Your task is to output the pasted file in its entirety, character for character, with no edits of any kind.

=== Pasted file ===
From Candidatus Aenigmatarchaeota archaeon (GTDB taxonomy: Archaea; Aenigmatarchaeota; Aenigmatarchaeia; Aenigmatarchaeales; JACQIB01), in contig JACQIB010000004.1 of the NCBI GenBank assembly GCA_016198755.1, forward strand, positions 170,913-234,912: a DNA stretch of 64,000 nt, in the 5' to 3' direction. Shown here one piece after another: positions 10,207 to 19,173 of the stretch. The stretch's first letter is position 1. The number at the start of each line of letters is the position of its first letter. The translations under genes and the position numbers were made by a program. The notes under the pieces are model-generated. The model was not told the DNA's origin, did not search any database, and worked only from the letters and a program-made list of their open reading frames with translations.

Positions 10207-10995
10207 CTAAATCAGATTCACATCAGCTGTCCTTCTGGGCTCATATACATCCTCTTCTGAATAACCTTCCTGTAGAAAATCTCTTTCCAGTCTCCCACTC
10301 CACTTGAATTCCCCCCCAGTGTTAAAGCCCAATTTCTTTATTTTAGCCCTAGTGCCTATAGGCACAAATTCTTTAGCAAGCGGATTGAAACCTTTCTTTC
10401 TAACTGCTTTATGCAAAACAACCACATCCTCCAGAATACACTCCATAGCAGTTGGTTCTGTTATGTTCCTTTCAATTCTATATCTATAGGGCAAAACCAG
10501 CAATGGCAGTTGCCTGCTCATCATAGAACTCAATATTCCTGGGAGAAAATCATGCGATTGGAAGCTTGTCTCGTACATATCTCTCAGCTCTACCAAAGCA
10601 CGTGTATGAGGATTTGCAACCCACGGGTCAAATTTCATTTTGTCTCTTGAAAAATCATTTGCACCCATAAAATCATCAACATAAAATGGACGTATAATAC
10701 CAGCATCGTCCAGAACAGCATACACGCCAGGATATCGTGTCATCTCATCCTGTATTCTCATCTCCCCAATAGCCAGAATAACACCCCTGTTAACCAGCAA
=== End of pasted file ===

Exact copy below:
From Candidatus Aenigmatarchaeota archaeon (GTDB taxonomy: Archaea; Aenigmatarchaeota; Aenigmatarchaeia; Aenigmatarchaeales; JACQIB01), in contig JACQIB010000004.1 of the NCBI GenBank assembly GCA_016198755.1, forward strand, positions 170,913-234,912: a DNA stretch of 64,000 nt, in the 5' to 3' direction. Shown here one piece after another: positions 10,207 to 19,173 of the stretch. The stretch's first letter is position 1. The number at the start of each line of letters is the position of its first letter. The translations under genes and the position numbers were made by a program. The notes under the pieces are model-generated. The model was not told the DNA's origin, did not search any database, and worked only from the letters and a program-made list of their open reading frames with translations.

Positions 10207-10995
10207 CTAAATCAGATTCACATCAGCTGTCCTTCTGGGCTCATATACATCCTCTTCTGAATAACCTTCCTGTAGAAAATCTCTTTCCAGTCTCCCACTC
10301 CACTTGAATTCCCCCCCAGTGTTAAAGCCCAATTTCTTTATTTTAGCCCTAGTGCCTATAGGCACAAATTCTTTAGCAAGCGGATTGAAACCTTTCTTTC
10401 TAACTGCTTTATGCAAAACAACCACATCCTCCAGAATACACTCCATAGCAGTTGGTTCTGTTATGTTCCTTTCAATTCTATATCTATAGGGCAAAACCAG
10501 CAATGGCAGTTGCCTGCTCATCATAGAACTCAATATTCCTGGGAGAAAATCATGCGATTGGAAGCTTGTCTCGTACATATCTCTCAGCTCTACCAAAGCA
10601 CGTGTATGAGGATTTGCAACCCACGGGTCAAATTTCATTTTGTCTCTTGAAAAATCATTTGCACCCATAAAATCATCAACATAAAATGGACGTATAATAC
10701 CAGCATCGTCCAGAACAGCATACACGCCAGGATATCGTGTCATCTCATCCTGTATTCTCATCTCCCCAATAGCCAGAATAACACCCCTGTTAACCAGCAA